This evening we were sitting in the living room, and Rachel indicated that she wasn't feeling well, and then said, "Yup, I'm going down." That was an unusual presence of mind for Rachel, and the first time she's ever said anything like that. The seizure progressed as they usually do, we swiped the VNS, and comforted her until it ended, and once again there was no panic at all, and her recovery was swift. We have often said that the worst part of Rachel's condition is the anxiety that goes along with it. These last two seizures have given us a lot of hope that she may be overcoming that debilitating reaction to seizures.

We made the increase in her cannabis dosage a couple of weeks ago, and since then Rachel has been sleeping less, able to stay up most days without a nap, and generally more willing to be up and about. While all of this is wonderful, and we certainly hope that it will continue, we always remember that it could all change with the very next seizure. We are always in a state of wary readiness, and each seizure is a unique experience. 

In the meantime, we'll be doing a round-up of all the alarms, checking each one for ease of use, and continuing to work on training, and ramping up the seizure response training that Rachel has slacked off on. I've been making sure she takes her oils each day, and now I have to make sure she's doing response training at least a few times a week, no matter how much she complains. Rachel says she feels too conspicuous doing seizure simulations in public, but I remind her that's the point...that people will notice if something happens. 

We have a neuro visit next month, and we'll decide then whether to attempt a minor reduction of the benzo she's been on for about 8 years. Now that the anxiety is better controlled, we might be able to make that reduction without a major relapse. As usual, any change that's made will be low and slow. We still have a long way to go with her oils, so we'll make another small increase before any other changes, and monitor the situation.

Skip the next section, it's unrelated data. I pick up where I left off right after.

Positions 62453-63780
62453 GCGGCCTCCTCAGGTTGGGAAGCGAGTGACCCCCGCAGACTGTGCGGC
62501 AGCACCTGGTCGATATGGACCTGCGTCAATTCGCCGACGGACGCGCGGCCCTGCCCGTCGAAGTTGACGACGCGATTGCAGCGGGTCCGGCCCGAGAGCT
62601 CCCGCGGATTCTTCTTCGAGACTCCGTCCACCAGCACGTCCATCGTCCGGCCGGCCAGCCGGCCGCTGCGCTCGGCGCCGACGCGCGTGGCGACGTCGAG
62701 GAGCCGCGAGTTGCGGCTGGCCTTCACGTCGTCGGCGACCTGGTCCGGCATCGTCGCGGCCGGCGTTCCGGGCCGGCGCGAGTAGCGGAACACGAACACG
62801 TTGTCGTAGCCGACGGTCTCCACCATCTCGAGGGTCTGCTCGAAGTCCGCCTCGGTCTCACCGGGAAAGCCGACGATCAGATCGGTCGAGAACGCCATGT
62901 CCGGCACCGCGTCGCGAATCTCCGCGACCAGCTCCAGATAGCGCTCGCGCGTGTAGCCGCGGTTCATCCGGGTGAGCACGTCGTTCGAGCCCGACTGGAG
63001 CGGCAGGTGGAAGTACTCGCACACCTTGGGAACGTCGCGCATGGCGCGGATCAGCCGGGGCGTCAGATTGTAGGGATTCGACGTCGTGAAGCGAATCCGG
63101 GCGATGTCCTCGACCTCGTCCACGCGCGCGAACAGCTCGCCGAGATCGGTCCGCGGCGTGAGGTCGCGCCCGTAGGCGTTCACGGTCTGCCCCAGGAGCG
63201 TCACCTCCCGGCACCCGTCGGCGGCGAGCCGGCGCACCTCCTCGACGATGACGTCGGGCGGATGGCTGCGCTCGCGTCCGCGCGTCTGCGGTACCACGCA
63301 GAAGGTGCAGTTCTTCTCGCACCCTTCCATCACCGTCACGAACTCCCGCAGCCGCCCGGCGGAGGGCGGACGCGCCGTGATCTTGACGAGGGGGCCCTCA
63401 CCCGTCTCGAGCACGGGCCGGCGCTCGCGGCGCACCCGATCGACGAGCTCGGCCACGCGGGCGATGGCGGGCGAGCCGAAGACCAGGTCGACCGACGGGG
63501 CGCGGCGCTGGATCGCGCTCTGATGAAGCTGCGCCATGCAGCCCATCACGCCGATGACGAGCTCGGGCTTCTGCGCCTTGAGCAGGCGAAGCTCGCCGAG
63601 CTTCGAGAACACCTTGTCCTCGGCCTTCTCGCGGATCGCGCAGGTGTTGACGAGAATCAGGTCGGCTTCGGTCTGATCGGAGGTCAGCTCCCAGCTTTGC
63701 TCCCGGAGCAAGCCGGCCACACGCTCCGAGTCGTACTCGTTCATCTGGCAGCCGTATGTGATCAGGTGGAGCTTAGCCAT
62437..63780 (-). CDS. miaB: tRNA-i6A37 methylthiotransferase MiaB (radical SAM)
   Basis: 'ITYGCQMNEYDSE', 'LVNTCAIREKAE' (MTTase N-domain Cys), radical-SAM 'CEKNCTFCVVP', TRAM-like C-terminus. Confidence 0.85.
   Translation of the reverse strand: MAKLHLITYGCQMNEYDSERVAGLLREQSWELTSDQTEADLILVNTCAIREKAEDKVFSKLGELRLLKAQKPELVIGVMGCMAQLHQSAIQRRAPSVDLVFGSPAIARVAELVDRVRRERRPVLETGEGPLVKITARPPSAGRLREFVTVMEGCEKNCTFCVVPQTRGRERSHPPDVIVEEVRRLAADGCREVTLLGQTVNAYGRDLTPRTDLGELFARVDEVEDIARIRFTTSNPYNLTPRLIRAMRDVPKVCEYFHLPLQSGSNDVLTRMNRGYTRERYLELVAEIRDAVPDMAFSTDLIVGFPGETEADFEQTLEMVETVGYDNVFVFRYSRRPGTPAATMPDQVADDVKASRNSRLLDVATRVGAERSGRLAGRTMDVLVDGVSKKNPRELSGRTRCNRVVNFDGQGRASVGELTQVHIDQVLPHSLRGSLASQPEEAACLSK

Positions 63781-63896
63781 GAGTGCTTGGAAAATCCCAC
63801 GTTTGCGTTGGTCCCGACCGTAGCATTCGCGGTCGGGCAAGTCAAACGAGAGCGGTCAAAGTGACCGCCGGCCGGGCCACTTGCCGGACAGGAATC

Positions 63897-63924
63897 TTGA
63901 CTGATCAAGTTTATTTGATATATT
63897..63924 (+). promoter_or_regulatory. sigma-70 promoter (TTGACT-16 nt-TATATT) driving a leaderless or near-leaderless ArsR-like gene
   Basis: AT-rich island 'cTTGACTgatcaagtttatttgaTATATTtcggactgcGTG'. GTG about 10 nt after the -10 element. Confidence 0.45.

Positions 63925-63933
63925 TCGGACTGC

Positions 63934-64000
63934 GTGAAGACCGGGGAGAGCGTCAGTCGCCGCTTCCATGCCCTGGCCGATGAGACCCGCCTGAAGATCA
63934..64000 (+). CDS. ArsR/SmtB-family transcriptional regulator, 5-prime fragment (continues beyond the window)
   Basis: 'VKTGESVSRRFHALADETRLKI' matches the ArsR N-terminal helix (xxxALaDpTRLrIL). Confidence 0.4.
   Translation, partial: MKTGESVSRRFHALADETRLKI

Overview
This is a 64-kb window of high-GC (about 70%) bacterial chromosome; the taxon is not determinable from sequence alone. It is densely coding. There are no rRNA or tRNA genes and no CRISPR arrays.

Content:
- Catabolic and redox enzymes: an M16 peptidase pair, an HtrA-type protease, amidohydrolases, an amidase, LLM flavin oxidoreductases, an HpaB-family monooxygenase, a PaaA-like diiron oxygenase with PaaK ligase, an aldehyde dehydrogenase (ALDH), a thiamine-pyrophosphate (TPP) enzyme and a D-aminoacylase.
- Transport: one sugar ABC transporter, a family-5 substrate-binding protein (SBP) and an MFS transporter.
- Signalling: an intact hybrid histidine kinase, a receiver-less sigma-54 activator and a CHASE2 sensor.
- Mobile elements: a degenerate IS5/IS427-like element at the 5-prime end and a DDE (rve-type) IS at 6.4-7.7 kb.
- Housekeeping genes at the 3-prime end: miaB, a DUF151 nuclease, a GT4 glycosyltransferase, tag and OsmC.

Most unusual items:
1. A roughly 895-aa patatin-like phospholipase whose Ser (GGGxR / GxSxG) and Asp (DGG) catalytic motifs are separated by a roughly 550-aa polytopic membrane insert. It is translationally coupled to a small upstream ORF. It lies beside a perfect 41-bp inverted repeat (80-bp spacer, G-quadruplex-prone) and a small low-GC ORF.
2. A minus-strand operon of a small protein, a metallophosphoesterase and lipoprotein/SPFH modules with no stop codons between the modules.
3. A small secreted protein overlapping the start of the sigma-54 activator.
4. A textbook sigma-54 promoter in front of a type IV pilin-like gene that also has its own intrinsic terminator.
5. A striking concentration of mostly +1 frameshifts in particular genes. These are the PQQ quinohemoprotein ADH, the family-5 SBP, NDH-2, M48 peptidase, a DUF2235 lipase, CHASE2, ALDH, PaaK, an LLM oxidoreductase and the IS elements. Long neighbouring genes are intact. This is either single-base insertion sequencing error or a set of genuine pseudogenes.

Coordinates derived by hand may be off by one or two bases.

Here's hoping that future changes are in the positive column, and not the negative. We've lived this life for 14 years, and still feel like we're learning on the job. We still make mistakes, and don't always anticipate what problems might occur. What we have going for us is a great kid who wants a better life. 

Friday, May 26, 2017

High Doesn't Have To Be Toxic

My intention is to use this forum to share our family's personal experience with epilepsy, including treatment options, tests, evaluations, reactions, and outcomes. Our choices and options may not be right for anybody else, and every person must make the best decisions they can for themselves and their kids.

All of that to lead up to this: We have a morbid sense of humor. We're irreverent, snarky, probably swear too much, and unless things are very serious, we try to make something light out of things that might be considered heavy by some.

Lately, we have been considering what we can do to improve seizure control for Rachel, and reduce her chronic anxiety. We have been dosing her cannabis oils in very small amounts, and I knew that it would be more helpful to increase those doses, so we consulted with our oil maker, who confirmed that Rachel's dose is incredibly low, and that we should probably work on titrating up. Rachel uses fully activated forms of THC and CBD oils, which means that if she hasn't acclimated to a particular dose, she can experience a "high."  We have been so conservative with her treatment that it had never happened, and I admit to being concerned about how she would handle it, in the event of an "overdose."

Well, we increased the dose marginally yesterday, with no trouble at all. This morning Rachel dosed herself, and the syringe slipped a little bit, so she got another 1/10th ml more than usual...effectively doubling the dose she was at two days ago. She had her morning nap as usual, and when she got up still looked really tired to me, with slightly puffy eyelids. She said she felt heavy and slow, but was SO relaxed, and her anxiety level (on a good day it's 4-5) was practically non-existent. She was calm, happy, and relaxed, but was having some difficulty compiling her thoughts, so she went to lay back down for a bit.

So, that's it. Rachel was "high" on cannabis for the first time. She has been stoned on prescribed sedatives to the point that she couldn't think or speak straight, walk in a straight line, or stay awake at all. She's been toxic on epilepsy medications, which made her joints ache, gave her double vision, and caused nausea to the point of vomiting. I will take this over any of that, any day of the week. This will only last a few hours, and we can easily adjust her dosage from here, and know that she is tolerating her treatment well.